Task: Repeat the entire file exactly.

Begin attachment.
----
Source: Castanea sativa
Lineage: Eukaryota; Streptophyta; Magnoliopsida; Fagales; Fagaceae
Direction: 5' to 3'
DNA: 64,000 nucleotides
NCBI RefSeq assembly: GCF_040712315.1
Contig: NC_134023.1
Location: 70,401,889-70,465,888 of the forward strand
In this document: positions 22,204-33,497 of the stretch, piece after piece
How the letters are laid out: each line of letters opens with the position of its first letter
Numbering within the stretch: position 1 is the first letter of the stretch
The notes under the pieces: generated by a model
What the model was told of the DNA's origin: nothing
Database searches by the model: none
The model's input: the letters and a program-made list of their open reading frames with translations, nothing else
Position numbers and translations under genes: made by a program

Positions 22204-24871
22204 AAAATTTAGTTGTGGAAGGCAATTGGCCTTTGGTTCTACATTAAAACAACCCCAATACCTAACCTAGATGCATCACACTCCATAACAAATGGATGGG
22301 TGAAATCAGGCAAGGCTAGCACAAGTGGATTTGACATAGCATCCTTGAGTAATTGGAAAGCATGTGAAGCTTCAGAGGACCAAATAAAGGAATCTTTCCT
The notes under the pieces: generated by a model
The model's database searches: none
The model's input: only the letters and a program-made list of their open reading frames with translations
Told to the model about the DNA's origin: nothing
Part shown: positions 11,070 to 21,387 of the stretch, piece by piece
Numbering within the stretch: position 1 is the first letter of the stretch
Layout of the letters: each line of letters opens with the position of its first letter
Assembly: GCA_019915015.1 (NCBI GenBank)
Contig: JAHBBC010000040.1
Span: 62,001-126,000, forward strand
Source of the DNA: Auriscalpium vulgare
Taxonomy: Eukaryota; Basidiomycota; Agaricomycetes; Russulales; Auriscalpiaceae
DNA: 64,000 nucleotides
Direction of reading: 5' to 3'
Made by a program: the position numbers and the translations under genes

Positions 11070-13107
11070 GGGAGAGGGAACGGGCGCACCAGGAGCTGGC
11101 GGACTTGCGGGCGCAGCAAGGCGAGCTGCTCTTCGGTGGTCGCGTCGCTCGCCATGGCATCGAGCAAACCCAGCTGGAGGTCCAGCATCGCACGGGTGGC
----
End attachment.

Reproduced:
Source: Castanea sativa
Lineage: Eukaryota; Streptophyta; Magnoliopsida; Fagales; Fagaceae
Direction: 5' to 3'
DNA: 64,000 nucleotides
NCBI RefSeq assembly: GCF_040712315.1
Contig: NC_134023.1
Location: 70,401,889-70,465,888 of the forward strand
In this document: positions 22,204-33,497 of the stretch, piece after piece
How the letters are laid out: each line of letters opens with the position of its first letter
Numbering within the stretch: position 1 is the first letter of the stretch
The notes under the pieces: generated by a model
What the model was told of the DNA's origin: nothing
Database searches by the model: none
The model's input: the letters and a program-made list of their open reading frames with translations, nothing else
Position numbers and translations under genes: made by a program

Positions 22204-24871
22204 AAAATTTAGTTGTGGAAGGCAATTGGCCTTTGGTTCTACATTAAAACAACCCCAATACCTAACCTAGATGCATCACACTCCATAACAAATGGATGGG
22301 TGAAATCAGGCAAGGCTAGCACAAGTGGATTTGACATAGCATCCTTGAGTAATTGGAAAGCATGTGAAGCTTCAGAGGACCAAATAAAGGAATCTTTCCT
The notes under the pieces: generated by a model
The model's database searches: none
The model's input: only the letters and a program-made list of their open reading frames with translations
Told to the model about the DNA's origin: nothing
Part shown: positions 11,070 to 21,387 of the stretch, piece by piece
Numbering within the stretch: position 1 is the first letter of the stretch
Layout of the letters: each line of letters opens with the position of its first letter
Assembly: GCA_019915015.1 (NCBI GenBank)
Contig: JAHBBC010000040.1
Span: 62,001-126,000, forward strand
Source of the DNA: Auriscalpium vulgare
Taxonomy: Eukaryota; Basidiomycota; Agaricomycetes; Russulales; Auriscalpiaceae
DNA: 64,000 nucleotides
Direction of reading: 5' to 3'
Made by a program: the position numbers and the translations under genes

Positions 11070-13107
11070 GGGAGAGGGAACGGGCGCACCAGGAGCTGGC
11101 GGACTTGCGGGCGCAGCAAGGCGAGCTGCTCTTCGGTGGTCGCGTCGCTCGCCATGGCATCGAGCAAACCCAGCTGGAGGTCCAGCATCGCACGGGTGGC